About a month ago, I posted about my mason jar lids. At the time, it was a wonderful addition to my mason jar cups.
Fast forward a few weeks… frustrated with rust accumulating on the underside of my mason jar rings, I needed to find another solution. At first, I thought that I could, perhaps, just spray them with rustoleum and they would be water tight. Yes, there were flaws in my logic, and admittedly, if I’d thought this one through completely, I would have realized that spraying the insides of my rings with paint was not the smartest solution, but I digress. That clearly wasn’t the ultimate solution.
Another option out there is the cuppow lids. I love the concept and idea, but I am not paying $12 (cost + shipping) for a single lid. Not when there are other options available, at least.
Besides, I think I’ve found the new hotness in mason jar lids… ready for this?
INTRODUCING…. (drumroll, please)…
The new mason jar lid!!
Want on board with the latest and greatest trend? Here’s how you can make one yourself…
1. Go to your local grocery/walmart and pick up some plastic canning lids (the ones for storage, not for canning/processing).
2. Follow one of the two methods laid out below to put holes in your lids.
Because this was (once again) a matter of trial and error, I’ll tell you what not to do first.
Method #1 (the less awesome way to do this):
1. Pull out your drill. Use a board or something you don’t care about to do this on top of. Figure out where you want your hole to be on the lid. Steady the lid with one hand, the drill with the other. Be VERY careful to keep your fingers away from the moving parts.
While drilling, the lid will try to spin due to the torque of the drill bit. Once you get all the way through, the lid will get a little stuck on the bit and you’ll have to ease it out. Just go slowly and be careful. This method, as I’ve stated previously, is not the best method for adding holes to your lids.
2. Goal accomplished, but the holes were rather messy, and the danger level of this project was about 9.5 (out of 10). Ok, maybe I’m exaggerating, but I wouldn’t do it again this way. I was seriously concerned about bodily harm. Maybe I would have felt more comfortable if I had a vice grip to hold the lid in place, rather than my hand.
3. Ready for drinking, but this is one ugly hole. I tried to pull off the extra shavings the drill left behind, but that just ripped a larger chunk in the top. Not pretty.
Method #2 (this is the one I’d suggest trying):
1. Heat up your soldering iron. You want it to be good and hot before coming in to contact with your lid. Also, do this project on something you don’t care about that’s NOT flammable. We have a (tiny) black mark on our counter from where the soldering iron may have come in to brief contact with it. Oops.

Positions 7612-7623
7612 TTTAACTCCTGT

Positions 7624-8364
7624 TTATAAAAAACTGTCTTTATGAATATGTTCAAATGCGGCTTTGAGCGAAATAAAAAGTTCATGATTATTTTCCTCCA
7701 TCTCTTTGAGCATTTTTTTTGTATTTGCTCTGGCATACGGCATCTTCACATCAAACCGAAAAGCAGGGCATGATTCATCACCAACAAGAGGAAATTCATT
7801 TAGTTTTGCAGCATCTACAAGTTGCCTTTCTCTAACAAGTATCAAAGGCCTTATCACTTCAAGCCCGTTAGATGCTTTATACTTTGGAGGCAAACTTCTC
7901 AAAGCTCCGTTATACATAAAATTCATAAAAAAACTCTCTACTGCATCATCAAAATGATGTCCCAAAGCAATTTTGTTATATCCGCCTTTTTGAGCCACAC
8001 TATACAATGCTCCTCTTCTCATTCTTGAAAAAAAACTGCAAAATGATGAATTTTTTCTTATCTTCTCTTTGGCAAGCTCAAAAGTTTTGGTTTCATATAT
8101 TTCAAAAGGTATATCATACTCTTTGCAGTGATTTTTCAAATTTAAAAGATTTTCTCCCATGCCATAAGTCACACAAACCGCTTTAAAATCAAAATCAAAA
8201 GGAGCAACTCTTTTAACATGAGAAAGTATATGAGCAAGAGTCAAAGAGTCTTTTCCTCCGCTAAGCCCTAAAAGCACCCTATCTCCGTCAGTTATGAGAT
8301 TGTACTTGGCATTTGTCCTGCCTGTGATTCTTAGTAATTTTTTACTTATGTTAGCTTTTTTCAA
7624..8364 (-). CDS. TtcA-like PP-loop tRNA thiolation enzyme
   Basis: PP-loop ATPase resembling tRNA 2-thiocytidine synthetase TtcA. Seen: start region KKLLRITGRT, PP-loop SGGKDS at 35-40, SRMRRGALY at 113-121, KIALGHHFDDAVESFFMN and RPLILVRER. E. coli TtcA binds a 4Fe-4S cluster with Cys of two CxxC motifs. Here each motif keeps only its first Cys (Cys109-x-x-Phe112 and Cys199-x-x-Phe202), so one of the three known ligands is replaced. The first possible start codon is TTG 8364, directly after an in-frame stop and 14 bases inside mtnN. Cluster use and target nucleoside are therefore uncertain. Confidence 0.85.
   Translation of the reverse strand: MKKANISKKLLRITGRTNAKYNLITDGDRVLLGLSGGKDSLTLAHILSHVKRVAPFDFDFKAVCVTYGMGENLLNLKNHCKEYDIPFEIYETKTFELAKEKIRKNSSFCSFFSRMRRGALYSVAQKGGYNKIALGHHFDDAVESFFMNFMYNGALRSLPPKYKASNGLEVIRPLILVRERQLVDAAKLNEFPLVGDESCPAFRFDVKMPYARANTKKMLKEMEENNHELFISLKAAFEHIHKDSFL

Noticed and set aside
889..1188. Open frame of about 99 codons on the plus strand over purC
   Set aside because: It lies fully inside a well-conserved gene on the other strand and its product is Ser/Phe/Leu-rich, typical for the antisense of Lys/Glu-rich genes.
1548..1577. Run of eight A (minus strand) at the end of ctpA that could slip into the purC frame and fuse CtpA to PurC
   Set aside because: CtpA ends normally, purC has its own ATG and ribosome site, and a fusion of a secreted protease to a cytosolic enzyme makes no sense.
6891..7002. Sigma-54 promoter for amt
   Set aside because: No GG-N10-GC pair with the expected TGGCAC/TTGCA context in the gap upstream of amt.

If you don’t have a soldering iron, go to radio shack and buy one. They’re not that expensive. I found this one in my husband’s electrical repair kit in our garage. (shhhhh! don’t tell him I’m using his soldering iron for this… oh, wait… the jig might be up already.)
2. Once heated, push your soldering iron through your lid. I wanted my holes to be about the circumference of the base of the iron, so I pushed it all the way through. Be VERY careful while doing this. Do NOT come in to contact with your skin. Soldering irons are darn hot.
There will be a bit of melted plastic still on the iron when you pull it out. I keep a piece of cardboard handy nearby to scrape off any excess, rather than letting it burn off. Just don’t let it come in to contact for too long – cardboard will burn!!
Oh yeah, one other thing of note… melting plastic is a hazardous thing. Not good for your lungs, brain, eyes, whatever else you want to throw in there. Be like Bill, and DO NOT inhale. Or just don’t use this method at all. Please don’t do it just because I said I did. I’m not cool enough to have that kind of influence.
Here’s a tip… to get a perfect, clean hole, melt your hole from the bottom side of the lid. The extra “stuff” will be on the inside and not visible. See the picture above? The top lid was done from the bottom side, and the bottom lid was done from the top side.
Check out that amazingly perfect hole!!
3. This lid is ready for some action. Screw it on, stick a straw in it and suck. (Man, that sounds dirty. I swear it’s not meant to.)
Using the same scale as before, the danger level of this method still ranks around 8 (out of 10), but the fact that there are no moving parts gives me some relief. I have a healthy respect for power tools. Just be smart with the soldering iron and don’t let your husband know what you’re using his tools for. :)